Observing - Basics of Astronomy 1

Star Charts and Setting Circles

A star chart is like a road map; it indicates location and manners of measurement.

Road maps indicate relative locations, and routes of travel.  Space maps indicate object locations at given points in time.  Modern conveniences like GPS and electronic mapping systems tend to make us lazy. If you make an effort to learn the basics, you can get by without the gizmos much better than you might imagine.


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Star charts have special counterparts of Latitude and Longitude used on terrestrial maps:

Declination (DEC) and Right Ascension (RA)


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Memphis Tennessee is at 35 degrees North Latitude - closer (11.5 degrees) to the Tropic of Cancer (23.5 degrees North) than to the Artic Circle (at 68.5 degrees North) 33.5 degrees north of Memphis.

Milwaukee Wisconsin is located at 46 degrees N 12.5 degrees further North than is Memphis - and only 22.5 degrees from the Arctic Circle.

Memphis has long hot summers and short cool winters. Milwaukee has short warm summers and longer colder winters.

Lattitude..... is position relative to the Earth’s poles and equator. Northern and Southern hemispheres have Artic, Temperate, Tropical, and Equatorial zones.

Declination - DEC

Declination Setting Circle on an Equatorial Telescope Mount

For every Latitude there is a corresponding Declination.  If I am standing in Memphis at 35 degrees Latitude, every star that is at 35 degrees Declination will pass directly over my head at its Zenith where it crosses an imaginary North/South line called the Meridian dividing the eastern half of the sky from the western half. 

Longitude...   ...defines the location of imaginary  lines that run from north to south poles. There are 24 hours in a solar day (a 360 degree rotation of earth relative to the sun). One hour = 15 degrees - the typical width of a “time zone”.

Memphis is 90 degrees West Longitude half way between the Prime Meridian - 6 hours east which runs through Great Britain, and the International Dateline - 6 hours west near Japan.

People in Memphis eat lunch about the same time  Japan is waking up, and also about the same time as Great Britain is having dinner.

Right Ascension  - R A ...

Right Ascension Setting Circle on an Equatorial Telescope Mount

...identifies  north - south lines in space, whereas Longitude identifies north-south lines on earth.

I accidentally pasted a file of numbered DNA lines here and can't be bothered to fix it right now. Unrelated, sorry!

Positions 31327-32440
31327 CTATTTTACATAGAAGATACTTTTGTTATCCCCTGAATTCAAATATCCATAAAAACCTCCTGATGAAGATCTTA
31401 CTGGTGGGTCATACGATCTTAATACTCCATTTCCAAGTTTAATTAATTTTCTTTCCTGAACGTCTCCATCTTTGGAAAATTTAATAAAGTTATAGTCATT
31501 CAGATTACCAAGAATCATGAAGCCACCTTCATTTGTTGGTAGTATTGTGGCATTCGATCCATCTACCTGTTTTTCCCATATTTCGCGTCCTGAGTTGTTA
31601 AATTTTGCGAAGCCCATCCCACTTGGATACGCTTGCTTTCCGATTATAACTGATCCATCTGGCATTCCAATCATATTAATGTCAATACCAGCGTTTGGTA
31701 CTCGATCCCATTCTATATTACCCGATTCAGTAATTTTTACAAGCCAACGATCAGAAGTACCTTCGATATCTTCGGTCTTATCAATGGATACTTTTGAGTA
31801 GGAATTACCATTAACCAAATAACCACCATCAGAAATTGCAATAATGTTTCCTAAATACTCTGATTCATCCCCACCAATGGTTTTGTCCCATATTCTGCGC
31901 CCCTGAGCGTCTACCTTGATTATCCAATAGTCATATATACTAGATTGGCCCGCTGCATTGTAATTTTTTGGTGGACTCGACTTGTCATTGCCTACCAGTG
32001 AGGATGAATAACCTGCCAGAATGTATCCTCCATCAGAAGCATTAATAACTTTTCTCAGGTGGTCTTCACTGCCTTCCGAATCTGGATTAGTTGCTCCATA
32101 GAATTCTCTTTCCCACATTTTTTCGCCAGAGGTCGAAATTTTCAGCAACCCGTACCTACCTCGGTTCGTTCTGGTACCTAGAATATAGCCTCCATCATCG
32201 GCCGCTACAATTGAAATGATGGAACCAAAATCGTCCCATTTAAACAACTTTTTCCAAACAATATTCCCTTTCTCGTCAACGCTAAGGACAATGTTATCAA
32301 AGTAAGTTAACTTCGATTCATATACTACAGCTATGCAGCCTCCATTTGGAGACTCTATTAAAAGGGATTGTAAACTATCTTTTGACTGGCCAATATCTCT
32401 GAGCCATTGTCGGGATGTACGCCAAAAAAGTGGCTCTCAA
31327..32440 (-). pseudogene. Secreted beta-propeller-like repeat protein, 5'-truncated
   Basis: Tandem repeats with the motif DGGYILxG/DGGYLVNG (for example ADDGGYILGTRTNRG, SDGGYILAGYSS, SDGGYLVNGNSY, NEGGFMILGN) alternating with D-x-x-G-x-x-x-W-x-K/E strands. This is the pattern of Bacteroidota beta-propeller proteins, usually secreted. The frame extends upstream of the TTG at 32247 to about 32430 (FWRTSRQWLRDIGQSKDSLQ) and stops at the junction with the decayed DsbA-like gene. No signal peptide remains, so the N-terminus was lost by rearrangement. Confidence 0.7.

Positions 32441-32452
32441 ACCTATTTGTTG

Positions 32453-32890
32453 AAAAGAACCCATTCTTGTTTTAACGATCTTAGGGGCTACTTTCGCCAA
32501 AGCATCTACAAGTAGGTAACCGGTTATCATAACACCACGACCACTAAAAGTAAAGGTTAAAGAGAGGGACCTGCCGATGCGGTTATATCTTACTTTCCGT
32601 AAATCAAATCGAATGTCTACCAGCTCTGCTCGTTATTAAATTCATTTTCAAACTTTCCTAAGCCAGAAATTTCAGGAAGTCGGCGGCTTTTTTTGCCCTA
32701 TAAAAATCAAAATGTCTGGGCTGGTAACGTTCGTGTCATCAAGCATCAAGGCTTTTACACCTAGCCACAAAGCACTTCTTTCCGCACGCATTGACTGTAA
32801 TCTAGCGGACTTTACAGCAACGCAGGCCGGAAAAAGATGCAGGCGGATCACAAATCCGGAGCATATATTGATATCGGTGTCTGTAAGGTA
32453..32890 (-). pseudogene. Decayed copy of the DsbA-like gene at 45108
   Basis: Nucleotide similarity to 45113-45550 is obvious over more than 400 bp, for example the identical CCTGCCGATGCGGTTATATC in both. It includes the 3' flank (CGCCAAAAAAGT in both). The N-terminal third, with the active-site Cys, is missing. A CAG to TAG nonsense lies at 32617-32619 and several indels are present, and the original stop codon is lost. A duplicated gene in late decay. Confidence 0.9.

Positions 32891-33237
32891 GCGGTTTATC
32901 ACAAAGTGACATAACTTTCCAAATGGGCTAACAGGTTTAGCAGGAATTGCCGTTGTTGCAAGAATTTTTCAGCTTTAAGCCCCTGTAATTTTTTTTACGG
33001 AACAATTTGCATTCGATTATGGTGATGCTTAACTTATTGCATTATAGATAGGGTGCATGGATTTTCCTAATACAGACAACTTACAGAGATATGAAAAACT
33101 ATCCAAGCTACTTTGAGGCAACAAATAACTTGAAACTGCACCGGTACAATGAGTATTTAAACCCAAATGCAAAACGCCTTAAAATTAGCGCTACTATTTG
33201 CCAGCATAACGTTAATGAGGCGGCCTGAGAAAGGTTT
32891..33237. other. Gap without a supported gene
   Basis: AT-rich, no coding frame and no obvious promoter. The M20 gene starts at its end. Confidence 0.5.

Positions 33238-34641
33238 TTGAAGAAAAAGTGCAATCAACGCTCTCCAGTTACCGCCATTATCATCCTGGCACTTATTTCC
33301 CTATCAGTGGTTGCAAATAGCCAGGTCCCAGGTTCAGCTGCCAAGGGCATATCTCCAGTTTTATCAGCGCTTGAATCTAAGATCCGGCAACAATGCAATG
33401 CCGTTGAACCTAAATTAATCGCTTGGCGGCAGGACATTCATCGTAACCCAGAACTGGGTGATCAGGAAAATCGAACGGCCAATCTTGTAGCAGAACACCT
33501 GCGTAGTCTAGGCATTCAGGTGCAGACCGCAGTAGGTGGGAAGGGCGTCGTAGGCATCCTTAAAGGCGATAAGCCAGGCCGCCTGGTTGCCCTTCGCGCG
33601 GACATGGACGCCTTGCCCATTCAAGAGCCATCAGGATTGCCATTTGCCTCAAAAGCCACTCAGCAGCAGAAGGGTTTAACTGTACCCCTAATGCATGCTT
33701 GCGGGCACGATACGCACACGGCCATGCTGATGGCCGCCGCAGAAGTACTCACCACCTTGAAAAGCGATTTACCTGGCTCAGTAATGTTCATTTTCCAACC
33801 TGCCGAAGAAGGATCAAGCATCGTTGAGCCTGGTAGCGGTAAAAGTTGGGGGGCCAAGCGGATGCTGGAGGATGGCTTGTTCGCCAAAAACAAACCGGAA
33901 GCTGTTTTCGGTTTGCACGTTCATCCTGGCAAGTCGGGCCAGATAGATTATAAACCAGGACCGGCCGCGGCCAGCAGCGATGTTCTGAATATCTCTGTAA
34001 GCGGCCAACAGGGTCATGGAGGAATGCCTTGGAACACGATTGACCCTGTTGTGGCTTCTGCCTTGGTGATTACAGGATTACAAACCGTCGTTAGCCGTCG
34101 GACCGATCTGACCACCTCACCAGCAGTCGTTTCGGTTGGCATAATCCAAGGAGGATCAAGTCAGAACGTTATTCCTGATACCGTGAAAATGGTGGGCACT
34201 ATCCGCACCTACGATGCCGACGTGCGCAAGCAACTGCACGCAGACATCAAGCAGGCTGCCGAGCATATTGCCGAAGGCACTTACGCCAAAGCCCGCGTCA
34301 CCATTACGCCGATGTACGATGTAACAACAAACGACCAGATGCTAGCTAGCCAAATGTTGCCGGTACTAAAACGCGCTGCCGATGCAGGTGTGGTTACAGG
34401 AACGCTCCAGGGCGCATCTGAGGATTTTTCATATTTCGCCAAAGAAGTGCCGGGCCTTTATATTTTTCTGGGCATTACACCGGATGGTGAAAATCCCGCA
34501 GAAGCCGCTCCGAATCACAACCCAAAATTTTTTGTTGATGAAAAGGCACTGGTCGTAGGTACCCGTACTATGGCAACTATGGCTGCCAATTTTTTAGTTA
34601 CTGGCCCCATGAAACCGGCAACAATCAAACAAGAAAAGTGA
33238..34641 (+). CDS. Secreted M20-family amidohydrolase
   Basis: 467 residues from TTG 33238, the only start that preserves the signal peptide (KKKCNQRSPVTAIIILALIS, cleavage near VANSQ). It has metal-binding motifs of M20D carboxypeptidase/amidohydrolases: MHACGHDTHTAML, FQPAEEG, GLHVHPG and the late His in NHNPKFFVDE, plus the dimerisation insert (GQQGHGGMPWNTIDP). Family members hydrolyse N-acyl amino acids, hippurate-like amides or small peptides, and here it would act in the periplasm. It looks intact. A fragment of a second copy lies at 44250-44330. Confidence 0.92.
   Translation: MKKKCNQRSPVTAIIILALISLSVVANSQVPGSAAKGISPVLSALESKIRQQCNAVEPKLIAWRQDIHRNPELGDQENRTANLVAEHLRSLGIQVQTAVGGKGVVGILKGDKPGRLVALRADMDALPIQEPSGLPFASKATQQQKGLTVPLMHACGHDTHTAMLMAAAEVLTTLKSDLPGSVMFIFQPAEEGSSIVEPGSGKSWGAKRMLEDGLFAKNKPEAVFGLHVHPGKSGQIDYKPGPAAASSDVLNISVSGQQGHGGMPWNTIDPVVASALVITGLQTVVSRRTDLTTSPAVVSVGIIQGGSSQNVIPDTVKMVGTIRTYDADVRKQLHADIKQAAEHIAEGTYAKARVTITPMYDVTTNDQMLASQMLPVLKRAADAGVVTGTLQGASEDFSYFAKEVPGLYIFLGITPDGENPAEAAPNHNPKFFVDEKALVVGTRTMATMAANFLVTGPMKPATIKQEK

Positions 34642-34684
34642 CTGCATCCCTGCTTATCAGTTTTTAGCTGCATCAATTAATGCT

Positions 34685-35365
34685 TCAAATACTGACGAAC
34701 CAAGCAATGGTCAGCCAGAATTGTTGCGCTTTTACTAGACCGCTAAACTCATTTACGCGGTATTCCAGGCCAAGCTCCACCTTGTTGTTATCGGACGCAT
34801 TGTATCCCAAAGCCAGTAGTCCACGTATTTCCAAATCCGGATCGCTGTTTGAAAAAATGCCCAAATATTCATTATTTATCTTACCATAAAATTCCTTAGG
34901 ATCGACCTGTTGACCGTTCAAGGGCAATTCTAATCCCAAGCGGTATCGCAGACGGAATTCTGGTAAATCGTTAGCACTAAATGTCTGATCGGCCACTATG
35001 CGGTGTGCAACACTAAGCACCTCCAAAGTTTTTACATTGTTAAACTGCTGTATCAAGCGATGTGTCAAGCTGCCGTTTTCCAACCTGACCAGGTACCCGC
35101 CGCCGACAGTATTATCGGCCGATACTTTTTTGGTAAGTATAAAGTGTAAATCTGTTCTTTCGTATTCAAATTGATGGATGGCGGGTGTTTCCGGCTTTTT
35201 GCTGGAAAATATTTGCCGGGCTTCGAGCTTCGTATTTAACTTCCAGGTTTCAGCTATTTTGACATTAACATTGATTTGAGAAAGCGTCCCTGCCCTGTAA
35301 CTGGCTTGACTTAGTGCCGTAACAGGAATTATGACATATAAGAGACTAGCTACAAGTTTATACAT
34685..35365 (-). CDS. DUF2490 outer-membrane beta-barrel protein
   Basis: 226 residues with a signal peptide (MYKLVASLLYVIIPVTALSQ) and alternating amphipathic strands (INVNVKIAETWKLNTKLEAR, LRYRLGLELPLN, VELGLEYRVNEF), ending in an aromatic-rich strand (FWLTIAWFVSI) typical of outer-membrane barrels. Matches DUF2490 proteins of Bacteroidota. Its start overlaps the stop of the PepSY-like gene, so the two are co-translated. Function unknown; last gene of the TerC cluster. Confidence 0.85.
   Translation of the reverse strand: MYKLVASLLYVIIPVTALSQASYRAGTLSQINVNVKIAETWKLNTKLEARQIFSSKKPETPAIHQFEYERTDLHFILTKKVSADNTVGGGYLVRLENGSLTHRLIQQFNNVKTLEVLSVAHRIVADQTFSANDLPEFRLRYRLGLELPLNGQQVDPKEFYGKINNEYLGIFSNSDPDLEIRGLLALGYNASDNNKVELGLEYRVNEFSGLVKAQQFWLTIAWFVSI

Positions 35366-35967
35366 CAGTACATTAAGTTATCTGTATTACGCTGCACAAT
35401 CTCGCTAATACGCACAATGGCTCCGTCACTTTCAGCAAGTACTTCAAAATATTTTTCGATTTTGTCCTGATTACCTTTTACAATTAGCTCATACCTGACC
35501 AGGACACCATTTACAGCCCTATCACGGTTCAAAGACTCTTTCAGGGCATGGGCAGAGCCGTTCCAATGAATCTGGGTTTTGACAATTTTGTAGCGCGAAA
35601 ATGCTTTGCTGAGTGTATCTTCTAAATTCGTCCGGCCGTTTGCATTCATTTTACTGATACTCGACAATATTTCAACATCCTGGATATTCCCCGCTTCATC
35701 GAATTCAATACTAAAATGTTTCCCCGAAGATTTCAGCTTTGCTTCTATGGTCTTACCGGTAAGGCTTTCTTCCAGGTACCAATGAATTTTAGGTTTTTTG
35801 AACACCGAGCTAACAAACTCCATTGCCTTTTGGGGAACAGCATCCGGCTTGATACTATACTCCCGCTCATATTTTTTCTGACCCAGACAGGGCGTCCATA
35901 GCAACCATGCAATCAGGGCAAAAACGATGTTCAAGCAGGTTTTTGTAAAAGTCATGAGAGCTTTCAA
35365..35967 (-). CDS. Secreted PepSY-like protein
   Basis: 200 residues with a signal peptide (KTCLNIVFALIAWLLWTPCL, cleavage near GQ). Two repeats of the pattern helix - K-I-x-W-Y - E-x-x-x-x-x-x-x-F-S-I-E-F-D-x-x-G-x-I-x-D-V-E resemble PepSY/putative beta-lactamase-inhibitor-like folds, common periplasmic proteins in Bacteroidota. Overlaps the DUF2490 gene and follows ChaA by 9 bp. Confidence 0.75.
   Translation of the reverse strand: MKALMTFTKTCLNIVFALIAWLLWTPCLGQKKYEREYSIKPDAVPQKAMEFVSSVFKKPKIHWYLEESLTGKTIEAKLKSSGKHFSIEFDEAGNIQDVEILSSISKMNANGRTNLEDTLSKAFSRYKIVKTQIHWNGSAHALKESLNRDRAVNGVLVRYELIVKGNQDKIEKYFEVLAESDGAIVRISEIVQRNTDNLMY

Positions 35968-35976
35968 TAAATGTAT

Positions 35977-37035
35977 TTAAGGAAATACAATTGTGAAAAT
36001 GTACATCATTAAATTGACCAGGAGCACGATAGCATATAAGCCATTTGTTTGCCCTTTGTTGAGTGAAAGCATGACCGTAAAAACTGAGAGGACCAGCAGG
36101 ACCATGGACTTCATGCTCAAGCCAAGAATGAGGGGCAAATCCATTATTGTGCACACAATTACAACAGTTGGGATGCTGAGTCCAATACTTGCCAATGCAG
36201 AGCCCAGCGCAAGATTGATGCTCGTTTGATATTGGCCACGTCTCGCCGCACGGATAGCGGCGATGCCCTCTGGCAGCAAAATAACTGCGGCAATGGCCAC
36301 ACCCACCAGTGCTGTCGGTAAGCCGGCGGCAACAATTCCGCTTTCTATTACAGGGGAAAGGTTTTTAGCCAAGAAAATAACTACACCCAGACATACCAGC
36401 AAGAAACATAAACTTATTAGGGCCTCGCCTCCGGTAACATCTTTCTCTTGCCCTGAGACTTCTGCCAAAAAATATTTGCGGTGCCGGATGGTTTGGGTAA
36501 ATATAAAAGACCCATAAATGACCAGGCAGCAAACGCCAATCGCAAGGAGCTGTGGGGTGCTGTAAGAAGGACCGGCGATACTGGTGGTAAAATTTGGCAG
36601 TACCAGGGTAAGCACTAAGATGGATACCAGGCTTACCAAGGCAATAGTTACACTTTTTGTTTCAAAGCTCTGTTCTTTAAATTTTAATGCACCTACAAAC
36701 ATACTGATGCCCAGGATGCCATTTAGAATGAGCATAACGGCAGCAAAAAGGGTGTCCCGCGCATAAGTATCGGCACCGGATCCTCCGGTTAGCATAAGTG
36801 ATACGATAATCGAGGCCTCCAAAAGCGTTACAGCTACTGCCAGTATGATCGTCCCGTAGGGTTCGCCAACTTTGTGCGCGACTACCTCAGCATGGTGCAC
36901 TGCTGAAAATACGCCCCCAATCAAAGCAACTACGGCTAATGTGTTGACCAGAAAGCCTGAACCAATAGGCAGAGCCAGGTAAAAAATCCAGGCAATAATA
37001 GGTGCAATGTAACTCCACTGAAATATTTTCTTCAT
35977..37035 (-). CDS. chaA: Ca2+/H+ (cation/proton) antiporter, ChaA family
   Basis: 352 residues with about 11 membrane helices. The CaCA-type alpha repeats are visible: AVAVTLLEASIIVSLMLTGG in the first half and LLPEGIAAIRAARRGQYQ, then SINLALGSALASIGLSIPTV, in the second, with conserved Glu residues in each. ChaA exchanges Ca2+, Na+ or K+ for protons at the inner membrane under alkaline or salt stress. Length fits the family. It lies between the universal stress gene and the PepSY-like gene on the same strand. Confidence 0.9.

The earth rotates - relative to the stars - once every 23 hours and 56 minutes: a SIDERIAL or  “STAR “ DAY.

Each day, earth also moves 1,584,00 miles along it’s 360 degree, 365 day orbit of the sun - a  bit less than one degree per day. Earth rotates 360 degrees  in one SIDERIAL DAY relative to the stars, but it will take four more minutes (One degree) to complete a Solar Day. 23 hours and 56 minutes + 4 minutes = one 24 hour day.

SInce a Siderial Day is 4 minutes shorter than a Solar or “calendar” Day, the whole night sky shifts about 4 minutes toward the west each day. Therefore the night sky appears to make one revolution per year.

While Longitude combined with Latitude determines  points on earth, Right Ascension combined with Declination determines the positions of seemingly fixed objects in deep space. Solar System planets and satellites have Right Ascension  coordinates which change constantly as they orbit the sun. Declination coordinates remain the same.

Telescope mounts come in two basic flavors:

Polar aligned telescope mounts have one axis parallel to that of Earth (which rotates west to east ) and another which pivots north south. These mounts are exclusively for astronomy and allow you to track an object by simply pivoting the telescope east to west at the same rate the earth rotates on the north south axis west to east.  This is done manually, by a simple time clock motor, or computerized timing devices.

Altitude (up and down) / Azimuth (left and right) mounts (ALTAZIMUTH or ALTAZ) have a vertical and a horizontal axis like a camera tripod. These mounts were at one time mostly for terrestrial use but have long been used for astronomy since the first telescope pointed skyward. The main disadvantage in astronomical usage is that one must pivot the telescope on both axes to track a target.  Fortunately inexpensive computerized systems can make the telescope track and even locate objects regardless of mount type.